Nirmal Singh Sahota
Date of Birth:
Village Badapind, Jalandhar, Punjab
Nirmal Singh Sahota was born in 1974 in the village of Badapind, Jalandhar in Punjab, India. While a student at Government College in India he decided to go to Germany for work as there weren’t much work opportunities available in Punjab at that time. In 1969, Nirmal and his friends moved to Munich where they lived for four and a half years before moving to Canada.
In Germany, he spent his first two years learning German. During the day, he used to do odd jobs like distributing newspapers and attended school in the evening. He then took admission in Friesen University and enrolled in a beer brewing course doing two years of practical training in Munich.
In 1974, he came to Canada for the first time to visit his sister, who was living in Vancouver, BC at that time. During this visit, he was engaged and got married to his wife – Harjit Kaur – on July 27, 1974 and got his immigration status in 1975. After this, he sponsored his parents and two siblings to come to Canada.
His wife is a second generation Canadian, and it was her grandfather who came to Canada in 1905. After years of hard work and struggle, her grandfather was able to establish two successful businesses in Canada – Coal distribution and a trucking business. Harjit Kaur’s grandpa was also very involved in the community and was the president of the first Sikh Temple in Vancouver, during which Jawahar Lal Nehru, Indira Gandhi and Ardit Singh visited this gurdwara in Vancouver. Nirmal’s wife Harjit and her father were both born in Canada.
Nirmal and his wife lived in Vancouver for the first 12 years of their marriage before moving to Kelowna in 1986. While in Vancouver, Nirmal started working in a sawmill after his father-in-law who worked as a foreman got him the job at the same mill. Nirmal earned $4 per hour at the mill. Then he got the idea of enrolling in a welding course in Burnaby, after which he working in the welding and construction business for 30 years. Along with this, he also did farming but had to sell his farm and shut down his construction business after suffering a heart stroke.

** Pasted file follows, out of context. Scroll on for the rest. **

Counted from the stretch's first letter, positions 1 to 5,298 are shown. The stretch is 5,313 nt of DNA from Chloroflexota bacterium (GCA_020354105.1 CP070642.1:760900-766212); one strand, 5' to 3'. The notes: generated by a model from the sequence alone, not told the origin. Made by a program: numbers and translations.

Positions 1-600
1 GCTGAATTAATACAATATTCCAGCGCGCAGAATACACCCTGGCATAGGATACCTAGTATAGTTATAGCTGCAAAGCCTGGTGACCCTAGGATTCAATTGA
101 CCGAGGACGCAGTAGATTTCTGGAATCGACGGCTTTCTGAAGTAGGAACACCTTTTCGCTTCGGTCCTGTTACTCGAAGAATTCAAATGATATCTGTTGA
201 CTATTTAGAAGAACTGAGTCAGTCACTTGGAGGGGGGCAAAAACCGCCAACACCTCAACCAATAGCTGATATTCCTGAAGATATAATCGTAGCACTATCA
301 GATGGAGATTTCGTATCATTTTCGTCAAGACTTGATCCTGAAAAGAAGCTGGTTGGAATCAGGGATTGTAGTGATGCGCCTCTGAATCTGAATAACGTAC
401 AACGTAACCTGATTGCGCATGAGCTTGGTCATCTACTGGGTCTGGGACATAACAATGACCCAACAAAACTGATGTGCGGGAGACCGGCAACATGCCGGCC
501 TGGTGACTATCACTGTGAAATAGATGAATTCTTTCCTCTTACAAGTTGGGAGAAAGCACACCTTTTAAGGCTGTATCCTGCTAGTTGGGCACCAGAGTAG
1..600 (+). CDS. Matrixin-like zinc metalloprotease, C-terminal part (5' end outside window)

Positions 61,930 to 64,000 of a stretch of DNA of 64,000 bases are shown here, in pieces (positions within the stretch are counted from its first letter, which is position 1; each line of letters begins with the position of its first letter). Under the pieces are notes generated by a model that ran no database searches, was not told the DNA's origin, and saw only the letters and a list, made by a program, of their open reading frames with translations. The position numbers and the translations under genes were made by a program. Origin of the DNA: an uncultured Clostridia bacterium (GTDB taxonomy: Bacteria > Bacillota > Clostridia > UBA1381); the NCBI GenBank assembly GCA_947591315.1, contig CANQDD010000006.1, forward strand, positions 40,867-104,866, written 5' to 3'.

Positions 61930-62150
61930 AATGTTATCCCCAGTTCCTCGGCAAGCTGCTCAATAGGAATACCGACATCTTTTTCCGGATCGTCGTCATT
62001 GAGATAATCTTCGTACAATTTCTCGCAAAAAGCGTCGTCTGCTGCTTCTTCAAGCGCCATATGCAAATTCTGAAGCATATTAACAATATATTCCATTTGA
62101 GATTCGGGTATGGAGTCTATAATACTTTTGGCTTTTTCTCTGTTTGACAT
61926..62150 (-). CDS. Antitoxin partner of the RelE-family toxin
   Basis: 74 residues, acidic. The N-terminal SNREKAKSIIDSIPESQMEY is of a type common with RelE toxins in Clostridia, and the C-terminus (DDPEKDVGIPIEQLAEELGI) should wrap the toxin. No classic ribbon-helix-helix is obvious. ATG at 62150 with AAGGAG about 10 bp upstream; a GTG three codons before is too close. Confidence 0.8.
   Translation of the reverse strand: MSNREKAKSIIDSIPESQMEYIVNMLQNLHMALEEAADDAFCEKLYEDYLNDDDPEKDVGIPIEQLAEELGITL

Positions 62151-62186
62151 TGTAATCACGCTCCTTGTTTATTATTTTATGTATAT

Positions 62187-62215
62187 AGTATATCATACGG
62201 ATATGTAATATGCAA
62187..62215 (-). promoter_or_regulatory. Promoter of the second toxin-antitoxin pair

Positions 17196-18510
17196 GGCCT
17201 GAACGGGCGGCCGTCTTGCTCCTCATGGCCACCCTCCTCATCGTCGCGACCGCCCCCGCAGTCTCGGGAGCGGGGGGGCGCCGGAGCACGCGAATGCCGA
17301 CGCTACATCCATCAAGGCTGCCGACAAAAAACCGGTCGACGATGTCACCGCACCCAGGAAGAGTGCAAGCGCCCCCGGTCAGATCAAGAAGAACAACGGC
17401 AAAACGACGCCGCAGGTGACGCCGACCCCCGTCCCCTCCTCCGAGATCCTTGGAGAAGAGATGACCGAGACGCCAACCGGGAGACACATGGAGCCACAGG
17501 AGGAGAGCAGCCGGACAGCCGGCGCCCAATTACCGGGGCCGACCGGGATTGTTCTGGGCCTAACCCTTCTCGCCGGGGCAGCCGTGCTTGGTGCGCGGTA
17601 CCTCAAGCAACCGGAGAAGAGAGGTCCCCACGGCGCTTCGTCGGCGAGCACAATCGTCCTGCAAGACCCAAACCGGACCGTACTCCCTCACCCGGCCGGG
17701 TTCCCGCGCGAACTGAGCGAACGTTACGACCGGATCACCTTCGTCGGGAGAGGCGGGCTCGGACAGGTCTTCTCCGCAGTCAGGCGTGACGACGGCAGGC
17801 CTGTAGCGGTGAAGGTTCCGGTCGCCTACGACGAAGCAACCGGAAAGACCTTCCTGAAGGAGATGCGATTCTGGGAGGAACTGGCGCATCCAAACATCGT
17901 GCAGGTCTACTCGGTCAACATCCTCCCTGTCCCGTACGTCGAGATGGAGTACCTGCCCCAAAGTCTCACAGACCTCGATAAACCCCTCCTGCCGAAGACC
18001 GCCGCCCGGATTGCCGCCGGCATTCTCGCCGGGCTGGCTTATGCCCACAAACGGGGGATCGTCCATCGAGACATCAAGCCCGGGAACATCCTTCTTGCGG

Nirmal shares that the community life was very different in the 70’s and 80’s as compared to what it is now. When Nirmal got married in 1974, he recalls that many people had not covered their heads while in the temple. Also, ladies avoided wearing Indian suits outside as they often became victims of racial slurs like being called a “paki.” When Nirmal and Harjit moved to Kelowna, in 1986, there were only fifty South Asian families, and most people worked in the farming and nursery area – people working in offices or technical professions were very few. There was only one Sikh Temple in Kelowna, and as the size of the community increased, a need for a new temple arose. Nirmal’s wife works in the unemployment office and helped the community raise $100,000 from the government to purchase land and build another Sikh temple along with a senior’s centre. Dr. Gurmit Singh Randhawa also contributed a lot in the society and was instrumental in the development of the temple.
Nirmal feels that because of the hard working nature of the Punjabi community, they are well respected by the people of the west. Because of this, the western community really supports the Punjabi community, and their endeavors like the Nagar Kirtan celebrations.